Optimizing Work

PDL’s process improvement, design and management roots go back to Geary Rummler’s pioneering process work for Motorola and GTE in the early 1980’s. With the publication of Improving Performance – How to Manage the White Space on the Organization Chart, in 1990, the Rummler-Brache process improvement and design methodology became the standard for such organizations as Hewlett-Packard, Motorola, Chevron, ABB and DuPont. With the formation of Performance Design Lab in 1999, Geary Rummler and his partners have endeavored to take the methodology to another level with a particular focus on process management and the linkages to enterprise management.

Over the past decades, PDL partners have been involved in the improvement of hundreds of critical processes for dozens of Fortune 500 companies. With the publication of White Space Revisited:  Creating Value through Process, their experiences have been captured for the benefit of process practitioners.

Process Improvement and Management Today

Back in the early 80’s process was a new concept to most organizations. Today process is generally recognized as fundamental to achieving organization results. Despite this increased attention and focus organizations today still stumble in their attempts to improve and manage this fundamental component of their business. Some of the key stumbling blocks to achieving process improvement results are the failure to view process improvement in the larger systems context, including clear definition of the organization’s process architecture and the failure to address the management system surrounding the process.

More and more, the mantle of process improvement has shifted to the IT function due to the automation of many of the organization’s processes. IT organizations are struggling with moving from their traditional project approach to a more process based approach – one that will lead to more successful and aligned IT solutions.

Our Methodology

An important differentiator of the Rummler Process Methodology (RPM) is always viewing process improvement and design projects in the larger systems context of multiple levels of performance – Organization, Process and Job/Performer (Human or Technology Performers) Operationally that means that the process design must be aligned with customer requirements, organization strategy and goals, and is not complete until the job/performer level and supporting IT systems are fully aligned with process requirements. The result is a tight alignment between organization, process job/performer and technology goals. The methodology also addresses redesign of the supporting management system ensuring that they stay in alignment.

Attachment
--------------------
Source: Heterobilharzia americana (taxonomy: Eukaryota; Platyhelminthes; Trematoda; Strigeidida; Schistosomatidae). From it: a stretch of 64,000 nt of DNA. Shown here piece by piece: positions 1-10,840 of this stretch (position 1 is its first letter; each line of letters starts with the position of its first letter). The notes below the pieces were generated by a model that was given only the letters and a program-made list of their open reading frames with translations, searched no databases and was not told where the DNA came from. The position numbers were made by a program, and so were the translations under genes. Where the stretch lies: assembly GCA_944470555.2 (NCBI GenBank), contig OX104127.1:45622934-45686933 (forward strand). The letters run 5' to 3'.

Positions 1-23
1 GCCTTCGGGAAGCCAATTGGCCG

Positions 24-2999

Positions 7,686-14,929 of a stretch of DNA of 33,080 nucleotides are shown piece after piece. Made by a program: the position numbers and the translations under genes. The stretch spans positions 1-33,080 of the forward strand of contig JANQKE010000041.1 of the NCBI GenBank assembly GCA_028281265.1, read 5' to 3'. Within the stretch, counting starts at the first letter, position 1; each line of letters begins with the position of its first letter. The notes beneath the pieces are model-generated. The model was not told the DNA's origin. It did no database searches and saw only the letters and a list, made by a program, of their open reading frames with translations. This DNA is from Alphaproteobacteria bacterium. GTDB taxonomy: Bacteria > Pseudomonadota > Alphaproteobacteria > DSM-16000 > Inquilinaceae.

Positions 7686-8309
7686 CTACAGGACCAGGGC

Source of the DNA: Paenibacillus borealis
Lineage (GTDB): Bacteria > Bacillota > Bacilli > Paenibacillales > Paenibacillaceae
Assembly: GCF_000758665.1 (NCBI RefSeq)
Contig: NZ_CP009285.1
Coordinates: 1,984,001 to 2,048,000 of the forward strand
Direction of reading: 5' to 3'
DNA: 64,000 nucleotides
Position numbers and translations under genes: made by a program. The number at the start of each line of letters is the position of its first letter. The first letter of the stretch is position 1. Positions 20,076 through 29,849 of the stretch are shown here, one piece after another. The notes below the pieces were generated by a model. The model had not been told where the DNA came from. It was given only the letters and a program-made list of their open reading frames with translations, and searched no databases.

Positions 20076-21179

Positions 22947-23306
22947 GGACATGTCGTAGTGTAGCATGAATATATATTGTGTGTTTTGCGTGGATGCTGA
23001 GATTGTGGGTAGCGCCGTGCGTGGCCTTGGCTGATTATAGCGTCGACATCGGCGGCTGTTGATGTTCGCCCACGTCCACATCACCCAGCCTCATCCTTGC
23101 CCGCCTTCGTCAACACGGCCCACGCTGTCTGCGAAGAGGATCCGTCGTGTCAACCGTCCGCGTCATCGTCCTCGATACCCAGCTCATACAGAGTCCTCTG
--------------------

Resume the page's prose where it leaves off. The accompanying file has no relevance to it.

Contact us to learn more about what PDL can do for you to optimize and management processes for sustained value.

Rummler Process Methodology

RPM spans the seven phases of a project – Align, Analyze, Design, Commit, Build, Enable and Adopt – and the five dimensions of design – Process Design, Performer: Human Design, Performer: Information Technology Design, Process Management Design, and Change Management Design – and has built in the critical success factors that Dr. Geary Rummler and his partners have learned in over 40 years of improving processes.

Needs addressed include:

  • Gaps between required performance and process results
  • Slow, bureaucratic processes
  • Silos between organizational functions
  • No well-designed processes
  • No mechanisms in place to launch new capabilities or products
  • Waste in the way work is performed

Value Chain/Value Stream Analysis and Design/Redesign

PDL’s time-tested improvement methodology applied at the value chain (mega-process) level.  The result is an optimized value chain and consistent delivery of value to customers.

Needs addressed include:

  • Misalignments in the value chain (e.g., new product development vs. sales, sales vs. delivery)
  • Mismatches between value chain and market changes
  • Cross-functional misalignments
  • Dissatisfaction among key customers

Business Process Architecture Definition

This is PDL’s methodology for identifying and aligning an organization’s key business processes against business requirements.  The architecture definition is also a critical step in determining how to organize and implement formal process management. This service is a precursor to Process Management System Design.  Our approach provides clarity about what processes are critical and need to be designed and managed for sustainable performance

Needs addressed include:

  • Lack of understanding or agreement about what processes exist or are critical to organizational performance
  • Slowness in responding to changing business conditions or issues
  • Focus on functional silos; lack of cross-functional collaboration
  • Lack of linkage between IT efforts and business needs
  • Process documentation or improvement efforts at a low level, without a driving business reason

Strategic Lean Six Sigma

This service puts the traditional six sigma approach into “organization as a system” approach and focuses on projects that contribute to strategic intent or competitive advantage. Includes design of the management system.  The advantage to your organization is achieving real results from your six sigma investment.

Needs addressed include:

  • Languishing six sigma effort
  • Lots of projects with little bottom line impact
  • Need for integration with other improvement efforts
  • Need for connection to real business needs

PDL also offers coaching services to support process design and implementation activities in your organization